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Churches care for WV families

Support is still flowing into the Buckhannon area almost one month since the deaths of 12 people in a mine explosion.

BY HEATHER MOYER | BUCKHANNON, W. Va. | January 27, 2006

Support is still flowing into the Buckhannon area almost one month since the deaths of 12 people in a mine explosion.

Every day sees the arrival of another letter full of Wal-Mart gift cards or a note of encouragement, said the Rev. Mark Flynn, pastor of First United Methodist Church in Buckhannon.

"We've had things sent to us all the way from Massachusetts and California," said Flynn. Flynn spent days with the miners' families awaiting word of the fate of 13 miners trapped in the Sago Mine in early January. Since then, he's helped organize a memorial service, distributed the donations and stayed in touch with the miners' families.

The outpouring of support has been wonderful, he said. One Virginia elementary school sent Wal-Mart gift cards and money donated during a school fundraising event. Another church called in to offer prayer shawls to any family who wants one. "We're doing our best to get these items out to the families," Flynn said.

Distributing the donated gift cards and items is challenging because the miners' families live all over the area - with some living more than an hour away. Yet Flynn said he and other local pastors are doing their best to provide continuing support.

The emotional state for many is still one of pain, he noted, especially after watching the mine disaster in Logan, West Virginia, only two weeks after the Sago tragedy. "I think for some of the families, that kind of made them relive Sago," he explained.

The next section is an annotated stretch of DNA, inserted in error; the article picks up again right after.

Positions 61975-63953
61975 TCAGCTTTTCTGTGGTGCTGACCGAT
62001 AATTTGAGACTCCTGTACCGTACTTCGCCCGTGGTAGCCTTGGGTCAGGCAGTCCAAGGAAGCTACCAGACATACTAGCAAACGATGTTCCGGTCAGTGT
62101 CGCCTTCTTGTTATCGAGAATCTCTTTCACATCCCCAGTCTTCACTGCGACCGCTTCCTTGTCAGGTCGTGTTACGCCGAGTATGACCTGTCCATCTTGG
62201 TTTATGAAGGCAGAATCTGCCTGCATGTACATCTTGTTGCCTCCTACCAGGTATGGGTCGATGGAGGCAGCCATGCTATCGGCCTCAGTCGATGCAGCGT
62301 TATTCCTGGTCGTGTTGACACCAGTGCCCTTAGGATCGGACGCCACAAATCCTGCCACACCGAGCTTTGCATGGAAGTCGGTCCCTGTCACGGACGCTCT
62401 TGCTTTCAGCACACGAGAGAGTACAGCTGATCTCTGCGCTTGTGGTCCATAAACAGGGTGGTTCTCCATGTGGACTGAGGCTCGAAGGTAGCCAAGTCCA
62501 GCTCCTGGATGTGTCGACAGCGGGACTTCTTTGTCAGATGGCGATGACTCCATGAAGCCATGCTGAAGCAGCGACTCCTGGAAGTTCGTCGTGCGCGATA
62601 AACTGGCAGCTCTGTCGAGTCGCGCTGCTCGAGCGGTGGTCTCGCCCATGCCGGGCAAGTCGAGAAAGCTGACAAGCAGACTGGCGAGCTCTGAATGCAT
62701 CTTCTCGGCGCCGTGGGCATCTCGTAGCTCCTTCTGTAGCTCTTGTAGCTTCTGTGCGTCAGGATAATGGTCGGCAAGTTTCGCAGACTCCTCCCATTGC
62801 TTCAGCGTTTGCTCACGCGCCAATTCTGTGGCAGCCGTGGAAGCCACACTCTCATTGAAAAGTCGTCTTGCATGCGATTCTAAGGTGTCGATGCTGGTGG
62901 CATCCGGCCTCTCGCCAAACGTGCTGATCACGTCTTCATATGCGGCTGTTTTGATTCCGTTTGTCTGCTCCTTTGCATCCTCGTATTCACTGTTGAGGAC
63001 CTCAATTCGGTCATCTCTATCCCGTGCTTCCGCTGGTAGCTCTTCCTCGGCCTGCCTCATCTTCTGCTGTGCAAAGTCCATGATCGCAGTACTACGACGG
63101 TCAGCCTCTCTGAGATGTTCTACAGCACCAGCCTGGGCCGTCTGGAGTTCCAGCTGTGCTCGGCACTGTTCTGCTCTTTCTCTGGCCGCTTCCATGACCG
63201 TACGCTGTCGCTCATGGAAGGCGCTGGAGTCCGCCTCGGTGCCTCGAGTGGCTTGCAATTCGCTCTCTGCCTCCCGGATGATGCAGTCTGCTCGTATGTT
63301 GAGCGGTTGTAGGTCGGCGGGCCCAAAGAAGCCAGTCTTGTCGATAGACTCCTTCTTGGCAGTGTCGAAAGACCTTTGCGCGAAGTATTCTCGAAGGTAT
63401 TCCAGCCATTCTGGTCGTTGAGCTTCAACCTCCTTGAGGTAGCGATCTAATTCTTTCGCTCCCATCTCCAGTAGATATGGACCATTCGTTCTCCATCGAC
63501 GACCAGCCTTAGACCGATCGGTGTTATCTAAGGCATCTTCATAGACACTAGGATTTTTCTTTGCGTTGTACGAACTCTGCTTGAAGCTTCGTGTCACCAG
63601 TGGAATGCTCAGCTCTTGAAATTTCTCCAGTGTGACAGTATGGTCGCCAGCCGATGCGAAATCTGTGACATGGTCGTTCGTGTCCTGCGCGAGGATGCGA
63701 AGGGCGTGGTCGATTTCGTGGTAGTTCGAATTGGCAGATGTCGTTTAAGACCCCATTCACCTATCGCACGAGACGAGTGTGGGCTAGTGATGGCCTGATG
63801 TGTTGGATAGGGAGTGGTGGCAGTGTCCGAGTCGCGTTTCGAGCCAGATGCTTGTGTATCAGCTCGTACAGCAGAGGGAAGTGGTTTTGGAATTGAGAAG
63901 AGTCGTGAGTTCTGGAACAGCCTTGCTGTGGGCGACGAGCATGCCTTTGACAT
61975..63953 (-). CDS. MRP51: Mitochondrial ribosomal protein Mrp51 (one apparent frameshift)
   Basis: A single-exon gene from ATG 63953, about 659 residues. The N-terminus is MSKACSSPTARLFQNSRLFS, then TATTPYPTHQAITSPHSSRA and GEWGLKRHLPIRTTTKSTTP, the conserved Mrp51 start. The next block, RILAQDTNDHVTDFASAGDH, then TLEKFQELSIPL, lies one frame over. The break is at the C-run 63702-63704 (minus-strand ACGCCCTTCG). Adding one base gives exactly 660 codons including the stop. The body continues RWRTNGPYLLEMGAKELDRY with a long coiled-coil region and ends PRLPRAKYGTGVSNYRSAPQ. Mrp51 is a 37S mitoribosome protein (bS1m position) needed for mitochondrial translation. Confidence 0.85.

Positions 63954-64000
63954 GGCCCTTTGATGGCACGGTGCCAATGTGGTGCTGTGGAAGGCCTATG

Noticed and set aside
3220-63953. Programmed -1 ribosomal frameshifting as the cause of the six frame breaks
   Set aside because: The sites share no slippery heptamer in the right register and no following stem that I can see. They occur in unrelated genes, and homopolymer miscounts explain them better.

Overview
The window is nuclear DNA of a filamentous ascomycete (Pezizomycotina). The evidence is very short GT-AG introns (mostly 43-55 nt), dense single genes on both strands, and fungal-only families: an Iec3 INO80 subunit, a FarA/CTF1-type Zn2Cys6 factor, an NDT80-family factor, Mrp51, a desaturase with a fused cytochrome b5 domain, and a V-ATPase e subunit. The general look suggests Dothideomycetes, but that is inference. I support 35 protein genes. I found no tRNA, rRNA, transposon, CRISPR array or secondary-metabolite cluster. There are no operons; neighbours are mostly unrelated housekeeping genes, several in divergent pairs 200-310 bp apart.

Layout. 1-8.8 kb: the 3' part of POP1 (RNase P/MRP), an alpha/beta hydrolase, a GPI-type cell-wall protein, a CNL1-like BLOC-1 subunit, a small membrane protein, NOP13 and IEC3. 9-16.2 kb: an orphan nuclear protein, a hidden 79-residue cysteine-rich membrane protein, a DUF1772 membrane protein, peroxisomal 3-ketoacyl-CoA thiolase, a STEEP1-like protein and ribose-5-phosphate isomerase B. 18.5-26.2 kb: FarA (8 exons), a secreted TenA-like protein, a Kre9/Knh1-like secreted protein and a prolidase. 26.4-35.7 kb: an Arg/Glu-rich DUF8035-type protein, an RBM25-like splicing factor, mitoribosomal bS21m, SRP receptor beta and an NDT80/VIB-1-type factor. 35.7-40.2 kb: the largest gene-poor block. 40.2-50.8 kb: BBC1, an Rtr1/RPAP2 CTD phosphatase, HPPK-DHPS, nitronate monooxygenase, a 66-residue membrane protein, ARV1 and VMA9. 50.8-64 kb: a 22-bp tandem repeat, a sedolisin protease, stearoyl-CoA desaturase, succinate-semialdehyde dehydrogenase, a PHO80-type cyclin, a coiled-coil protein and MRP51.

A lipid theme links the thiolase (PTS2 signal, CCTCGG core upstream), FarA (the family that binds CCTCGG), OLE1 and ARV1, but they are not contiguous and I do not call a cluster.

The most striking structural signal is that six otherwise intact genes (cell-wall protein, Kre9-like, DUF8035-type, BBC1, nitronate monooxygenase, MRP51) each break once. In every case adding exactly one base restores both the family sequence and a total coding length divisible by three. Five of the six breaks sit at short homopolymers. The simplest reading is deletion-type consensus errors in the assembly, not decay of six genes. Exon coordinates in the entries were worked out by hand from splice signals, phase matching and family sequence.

And while support is still coming to the Sago families, now is the time when some are just getting back to work or are realizing that life must go on. "Another thing with the families is that their other supportive family members are now back at work - widows and mothers are now home alone for the first time since the tragedy," said Flynn.

"Some families said that early on, they got many cards and letters, but now that's slacked off. They feel a little forgotten. I think the kids are having a rough time now, too."

And so the pastors are working together to make sure families get what they need. Counseling is also being offered at a nearby community center, but the distance to Buckhannon for some families is too far. Flynn said the Buckhannon ministerial alliance is planning on bringing in more counselors to help and follow up with the families as well. To help with financial support, local churches are holding weeknight services at the high school where the entire offering will be given to the families.

Flynn said for those wanting to continue helping the Sago families, there are multiple ways to assist. "These folks sure need lots of prayer," he explained. Donations to the Sago Mine Assistance fund via the West Virginia Council of Churches (WVCC) are another way to help, he added.

The WVCC also has a fund set up for the families of the two miners lost in the Melville mine last weekend.


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